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Metabolism. 1988 Oct;37(10):996-1002.

Inhibition of nuclear T3 binding by fatty acids.

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Department of Medicine, UCLA Center for the Health Sciences 90024.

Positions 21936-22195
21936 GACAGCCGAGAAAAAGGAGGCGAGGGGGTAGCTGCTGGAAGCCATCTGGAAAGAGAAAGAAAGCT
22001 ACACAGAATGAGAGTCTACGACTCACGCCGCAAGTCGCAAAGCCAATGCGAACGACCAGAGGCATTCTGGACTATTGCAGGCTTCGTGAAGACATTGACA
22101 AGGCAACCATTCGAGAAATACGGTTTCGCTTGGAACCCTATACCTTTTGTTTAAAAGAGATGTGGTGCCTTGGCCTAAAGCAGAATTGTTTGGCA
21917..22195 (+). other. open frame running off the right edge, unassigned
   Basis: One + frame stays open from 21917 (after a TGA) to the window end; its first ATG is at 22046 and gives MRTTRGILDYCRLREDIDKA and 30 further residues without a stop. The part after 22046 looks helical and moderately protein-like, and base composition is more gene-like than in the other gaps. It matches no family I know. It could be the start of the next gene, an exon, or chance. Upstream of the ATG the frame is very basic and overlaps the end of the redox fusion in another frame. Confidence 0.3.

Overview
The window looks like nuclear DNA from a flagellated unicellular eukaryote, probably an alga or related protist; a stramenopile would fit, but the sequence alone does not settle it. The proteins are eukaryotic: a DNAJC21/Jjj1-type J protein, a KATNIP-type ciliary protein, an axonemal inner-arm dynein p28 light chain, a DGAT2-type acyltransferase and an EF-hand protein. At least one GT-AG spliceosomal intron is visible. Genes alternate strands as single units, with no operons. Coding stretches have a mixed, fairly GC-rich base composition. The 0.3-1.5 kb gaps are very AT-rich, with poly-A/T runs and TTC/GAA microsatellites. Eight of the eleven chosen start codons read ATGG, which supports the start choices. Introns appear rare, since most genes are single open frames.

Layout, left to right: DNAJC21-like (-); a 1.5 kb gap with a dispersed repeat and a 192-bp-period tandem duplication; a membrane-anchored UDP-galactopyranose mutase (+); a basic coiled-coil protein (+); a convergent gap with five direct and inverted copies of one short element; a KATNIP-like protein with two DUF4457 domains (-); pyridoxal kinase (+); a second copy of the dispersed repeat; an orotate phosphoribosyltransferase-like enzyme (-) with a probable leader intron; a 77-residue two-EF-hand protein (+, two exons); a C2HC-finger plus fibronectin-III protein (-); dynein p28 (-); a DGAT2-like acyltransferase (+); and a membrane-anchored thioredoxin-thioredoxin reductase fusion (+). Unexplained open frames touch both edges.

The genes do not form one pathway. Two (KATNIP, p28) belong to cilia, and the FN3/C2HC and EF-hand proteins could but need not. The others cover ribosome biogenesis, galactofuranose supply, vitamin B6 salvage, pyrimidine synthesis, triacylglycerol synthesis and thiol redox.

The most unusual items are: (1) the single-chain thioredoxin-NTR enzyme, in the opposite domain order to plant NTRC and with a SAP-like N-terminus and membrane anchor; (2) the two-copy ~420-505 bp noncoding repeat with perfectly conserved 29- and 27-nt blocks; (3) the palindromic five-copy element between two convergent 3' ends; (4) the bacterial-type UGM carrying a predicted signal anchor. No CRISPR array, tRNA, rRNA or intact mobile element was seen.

Studies were performed to evaluate a possible modulatory role of lipids on the binding of T3 to rat liver nuclear receptors in vitro. Unsaturated fatty acids were potent inhibitors of the binding of [125I] T3 to isolated rat liver nuclei. Doses (in mumol/L) causing a 50% inhibition of nuclear T3 binding were 10 for palmitoleic acid, 11 for linoleic acid, 22 for oleic acid, 24 for arachidonic acid, and 37 for linolenic acid. Other lipids had less or no inhibitory activity. Unsaturated fatty acids reduced the affinity constant (Ka) of the binding of T3 to nuclear receptors to 57.4% +/- 11.0% that of controls (mean +/- SE 1.04 +/- 0.14 v 1.97 +/- 0.23 10(9) L/M, n = 5; P less than .02) but did not affect the maximal binding capacity (MBC) (1.47 +/- 0.20 v 1.55 +/- 0.10 10(-10) M/L; NS). Evaporated ether extracts of rat liver homogenate pretreated with phospholipase A2 for five to 20 minutes (that liberates unsaturated fatty acids from phospholipids) demonstrated a progressive inhibition of nuclear T3 binding with time when compared with ether extracts of untreated rat liver homogenate (F = 16.1; P less than .01). Evaporated, fatty-acid-rich ether extracts of human sera caused a dose-dependent inhibition in the binding of [125I] T3 to nuclear T3 receptors.(ABSTRACT TRUNCATED AT 250 WORDS).

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